Tracing on an ECG that results from movement of depolarization wave from the SA node through the atria; atrial contraction follows.
Tracing on an ECG that results from ventricular depolarization. Atrial repolarization also occurs during this time; ventricular contraction follows.
Tracing on an ECG caused by ventricular repolarization; ventricular relaxation follows.
Time required for conduction from SA node to Purkinje fibers
Time when ventricular myocardia is undergoing slow depolarized **(elevated S-T indicates acute myocardial infarction)
Time from start of ventricular depolarization to ventricular repolarization. **(Lengthened by myocardial damage)
Hidden in the QRS complex
The period during which the ventricles are relaxed and both AV and semilunar valves are still closed. The volume of the ventricles remains unchanged (isovolumetric) during this period.
Occurs when the AV valves are forced shut. During this brief period, while the semilunar valves are still closed, the volume of the ventricles remains unchanged.
amount of blood a ventricle contains at the end of diastole, just before ventricular contraction occurs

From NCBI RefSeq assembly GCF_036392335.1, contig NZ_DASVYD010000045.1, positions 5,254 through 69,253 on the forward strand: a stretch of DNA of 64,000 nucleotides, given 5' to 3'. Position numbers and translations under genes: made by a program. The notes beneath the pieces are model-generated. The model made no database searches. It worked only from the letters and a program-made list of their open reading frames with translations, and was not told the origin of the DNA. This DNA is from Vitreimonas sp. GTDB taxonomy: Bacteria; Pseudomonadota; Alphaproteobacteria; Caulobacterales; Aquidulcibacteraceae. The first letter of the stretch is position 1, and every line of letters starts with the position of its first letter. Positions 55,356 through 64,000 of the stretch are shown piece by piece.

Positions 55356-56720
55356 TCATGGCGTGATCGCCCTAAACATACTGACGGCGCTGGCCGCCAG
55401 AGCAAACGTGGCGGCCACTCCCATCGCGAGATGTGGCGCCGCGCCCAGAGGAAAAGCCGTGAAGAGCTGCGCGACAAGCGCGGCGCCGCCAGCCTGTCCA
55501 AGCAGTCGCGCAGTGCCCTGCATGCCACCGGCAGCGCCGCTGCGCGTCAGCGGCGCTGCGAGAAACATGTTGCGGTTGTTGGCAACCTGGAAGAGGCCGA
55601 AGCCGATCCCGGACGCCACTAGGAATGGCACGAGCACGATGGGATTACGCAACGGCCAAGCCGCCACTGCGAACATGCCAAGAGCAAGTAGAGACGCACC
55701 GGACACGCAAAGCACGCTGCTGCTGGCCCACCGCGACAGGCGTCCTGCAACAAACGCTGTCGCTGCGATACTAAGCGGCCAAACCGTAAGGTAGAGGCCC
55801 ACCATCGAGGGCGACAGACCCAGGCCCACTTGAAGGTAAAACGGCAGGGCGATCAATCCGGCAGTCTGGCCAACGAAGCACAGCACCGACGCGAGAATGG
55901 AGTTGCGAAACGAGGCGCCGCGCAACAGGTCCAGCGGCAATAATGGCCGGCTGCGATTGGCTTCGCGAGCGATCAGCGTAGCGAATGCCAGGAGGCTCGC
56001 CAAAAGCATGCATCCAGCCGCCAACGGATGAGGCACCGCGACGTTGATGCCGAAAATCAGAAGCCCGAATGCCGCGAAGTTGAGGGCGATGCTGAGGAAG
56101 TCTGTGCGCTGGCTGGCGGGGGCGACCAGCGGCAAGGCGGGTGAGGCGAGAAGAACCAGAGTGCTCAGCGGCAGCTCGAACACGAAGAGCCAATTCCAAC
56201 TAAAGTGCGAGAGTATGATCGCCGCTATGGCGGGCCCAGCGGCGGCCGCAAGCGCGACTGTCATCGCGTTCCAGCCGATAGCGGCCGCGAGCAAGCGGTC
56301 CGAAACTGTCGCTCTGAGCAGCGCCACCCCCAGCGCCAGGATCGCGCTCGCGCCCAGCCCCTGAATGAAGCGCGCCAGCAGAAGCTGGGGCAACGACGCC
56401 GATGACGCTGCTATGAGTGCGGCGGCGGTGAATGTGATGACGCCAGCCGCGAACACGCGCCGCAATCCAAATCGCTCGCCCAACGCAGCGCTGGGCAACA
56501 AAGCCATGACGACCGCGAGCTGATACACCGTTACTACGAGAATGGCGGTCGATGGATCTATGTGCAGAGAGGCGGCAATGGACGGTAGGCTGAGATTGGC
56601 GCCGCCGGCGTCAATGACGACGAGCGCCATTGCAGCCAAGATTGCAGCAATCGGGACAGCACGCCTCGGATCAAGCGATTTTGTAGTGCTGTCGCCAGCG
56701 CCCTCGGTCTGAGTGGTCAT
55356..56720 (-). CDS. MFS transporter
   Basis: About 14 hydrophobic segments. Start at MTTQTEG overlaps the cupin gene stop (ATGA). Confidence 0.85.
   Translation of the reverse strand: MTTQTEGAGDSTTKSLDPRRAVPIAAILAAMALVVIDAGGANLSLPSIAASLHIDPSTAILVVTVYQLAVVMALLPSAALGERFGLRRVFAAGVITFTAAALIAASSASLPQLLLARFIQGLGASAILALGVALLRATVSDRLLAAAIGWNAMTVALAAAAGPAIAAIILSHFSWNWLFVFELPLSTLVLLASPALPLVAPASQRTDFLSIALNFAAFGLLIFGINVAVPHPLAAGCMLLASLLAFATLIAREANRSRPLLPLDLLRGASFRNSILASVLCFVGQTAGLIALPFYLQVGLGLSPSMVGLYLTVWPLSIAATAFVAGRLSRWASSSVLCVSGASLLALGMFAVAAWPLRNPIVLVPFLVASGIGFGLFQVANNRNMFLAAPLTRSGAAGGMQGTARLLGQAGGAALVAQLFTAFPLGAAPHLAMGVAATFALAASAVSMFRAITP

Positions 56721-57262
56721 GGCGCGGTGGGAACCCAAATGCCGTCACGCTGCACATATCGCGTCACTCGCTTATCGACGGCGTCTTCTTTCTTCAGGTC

Rapid Ventricular Filling
Occurs as blood flows into the empty and relaxed ventricles. Volume of the ventricles increases rapidly.
A slower filling event than that of Rapid Ventricular filling because most of the volume of the ventricle is already occupied by blood
Occurs as the continuing contraction of the ventricles increases the pressure in the ventricles and forces the semilunar valves open. At this point, blood is forces out of the ventricles. This interval ends when the ventricles begin to relax, and the semilunar valves close. The closing of the semilunar valves causes a small increase in blood pressure visible as the dicrotic notch on a plot of blood pressure against time. The amount of blood remaining in the ventricles at this time is called the End-Systolic Volume (ESV)
End Systolic Volume
the amount of blood that remains in the ventricle at the end of ventricular systole